For some reason it sent a chill through me. A tad dramatic you may say…. I have long been critical of the World Bank, though I have given praise where praise is due. I have written about the lack of focus on the real health problems that assail the world, of the limited response to the AIDS epidemic, spending huge sums of money on what I considered the inappropriate white elephant projects that benefited few… all the while sounding like some doomsayer in the wilderness…nay a gloom monger…
And now almost three decades into the HIV/AIDS epidemic, the head of the largest lending institution in the world, the leading development agency says they didn’t take the most significant health problem that has faced the world seriously enough. To have my feelings, suspicions confirmed like this… It takes ones breath away! Just what have these so called development experts been doing all this time? This is not the triumphant crowing of “I told you so!” but more the groan of a body blow. This is a serious problem. We are truly in deep trouble when the leaders of the development world are unable to perceive or assess the severity of a problem, and seem to have no clue. The World Bank is not alone, a number of major donor organizations have recently admitted to similar failings. If World Bank and other development experts with all the resources available to them are unable to accurately foresee or forecast such problems, what hope is there for the rest of us?
The same week Wolfensohn was departing the World Bank saw the opening of the World Health Assembly. The WHA brings together all 192 member states of the World Heath Organisation. Yes this is it, the one place where a sense of urgency would galvanize people into announcing bold initiatives, even bolder plans and decisive action to implement them would be taken. With the malaria seemingly out of control, AIDS killing in ever greater numbers and the very real threat of a bird flu epidemic that could very well wipe out remainder of the human population; this is the least one could hope for. If that’s what you were hoping for think again, you’ll be sorely disappointed.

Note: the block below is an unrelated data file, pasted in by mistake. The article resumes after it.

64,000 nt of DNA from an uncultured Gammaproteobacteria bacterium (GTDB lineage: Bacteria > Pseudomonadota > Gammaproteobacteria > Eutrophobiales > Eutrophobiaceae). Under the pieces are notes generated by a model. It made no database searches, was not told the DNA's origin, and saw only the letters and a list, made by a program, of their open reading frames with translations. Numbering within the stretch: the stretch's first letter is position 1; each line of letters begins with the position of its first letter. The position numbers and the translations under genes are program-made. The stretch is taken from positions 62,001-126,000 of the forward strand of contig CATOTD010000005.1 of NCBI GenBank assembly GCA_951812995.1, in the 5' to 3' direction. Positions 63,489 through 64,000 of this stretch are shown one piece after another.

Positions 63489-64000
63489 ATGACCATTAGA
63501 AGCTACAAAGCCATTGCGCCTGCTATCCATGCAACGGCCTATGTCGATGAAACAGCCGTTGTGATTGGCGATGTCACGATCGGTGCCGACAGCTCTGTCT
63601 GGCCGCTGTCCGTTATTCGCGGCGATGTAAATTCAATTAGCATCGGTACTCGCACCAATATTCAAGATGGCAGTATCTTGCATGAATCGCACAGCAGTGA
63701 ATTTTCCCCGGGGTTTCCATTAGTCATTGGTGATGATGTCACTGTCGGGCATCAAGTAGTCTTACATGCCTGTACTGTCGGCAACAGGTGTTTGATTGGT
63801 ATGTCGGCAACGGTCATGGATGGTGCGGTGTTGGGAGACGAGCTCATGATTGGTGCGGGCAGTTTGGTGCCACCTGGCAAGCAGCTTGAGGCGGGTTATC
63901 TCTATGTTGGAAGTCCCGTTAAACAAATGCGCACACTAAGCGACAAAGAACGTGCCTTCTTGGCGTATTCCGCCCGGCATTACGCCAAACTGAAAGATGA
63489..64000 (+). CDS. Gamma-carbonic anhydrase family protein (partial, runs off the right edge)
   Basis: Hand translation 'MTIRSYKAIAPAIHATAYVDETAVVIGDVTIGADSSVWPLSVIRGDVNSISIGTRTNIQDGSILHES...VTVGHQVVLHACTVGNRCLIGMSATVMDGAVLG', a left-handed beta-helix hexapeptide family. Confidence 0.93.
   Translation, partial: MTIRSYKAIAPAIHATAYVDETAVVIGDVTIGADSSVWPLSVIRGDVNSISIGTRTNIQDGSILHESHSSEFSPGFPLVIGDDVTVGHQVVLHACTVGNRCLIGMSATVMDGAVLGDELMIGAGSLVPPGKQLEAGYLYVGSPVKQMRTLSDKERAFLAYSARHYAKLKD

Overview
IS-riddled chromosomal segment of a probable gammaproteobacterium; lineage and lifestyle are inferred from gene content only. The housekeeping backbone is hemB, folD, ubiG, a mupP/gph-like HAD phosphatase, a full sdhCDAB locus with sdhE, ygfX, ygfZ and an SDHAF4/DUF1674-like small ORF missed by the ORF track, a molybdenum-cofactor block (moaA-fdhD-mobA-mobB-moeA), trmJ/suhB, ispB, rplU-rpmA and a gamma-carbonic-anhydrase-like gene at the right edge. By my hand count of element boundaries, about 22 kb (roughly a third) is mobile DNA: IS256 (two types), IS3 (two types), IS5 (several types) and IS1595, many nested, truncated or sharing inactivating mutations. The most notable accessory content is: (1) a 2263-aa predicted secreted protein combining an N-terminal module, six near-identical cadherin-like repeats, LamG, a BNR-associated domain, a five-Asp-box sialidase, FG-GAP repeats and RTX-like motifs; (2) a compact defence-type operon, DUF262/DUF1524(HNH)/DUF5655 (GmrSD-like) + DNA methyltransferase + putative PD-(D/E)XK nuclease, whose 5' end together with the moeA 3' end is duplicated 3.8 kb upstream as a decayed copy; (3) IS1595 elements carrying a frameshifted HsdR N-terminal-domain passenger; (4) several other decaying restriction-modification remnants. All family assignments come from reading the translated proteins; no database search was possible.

At the opening the WHO Director-General drew attention to what he called the “most serious known health threat the world is facing today, which is avian influenza.” Huh? What the….?!! Okay I said avain flu was a possible threat, but excuse me what about the actual threats such as AIDS, where is malaria or TB in all this? Bill Gates was also a keynote speaker mentioning amongst other things “…his hope for the future, which rests on what he called the “astonishing miracles” of science and technology…” All very nice, and too be fair what else would one expect from a computer geek, albeit a very rich one. But the truth is “astonishing science” has failed to astonish, promising much, and failing to deliver… the vaccine for AIDS or malaria is still a distant hope despite advances in genetic research… and don’t even mention treatment for that ancient scourge TB. It is not astonishing science that is needed, but good old fashioned tried and tested public health and preventive interventions plus financial support and determined commitment from development leaders. Not sexy, won’t get such good headlines but it would save the lives of tens of millions.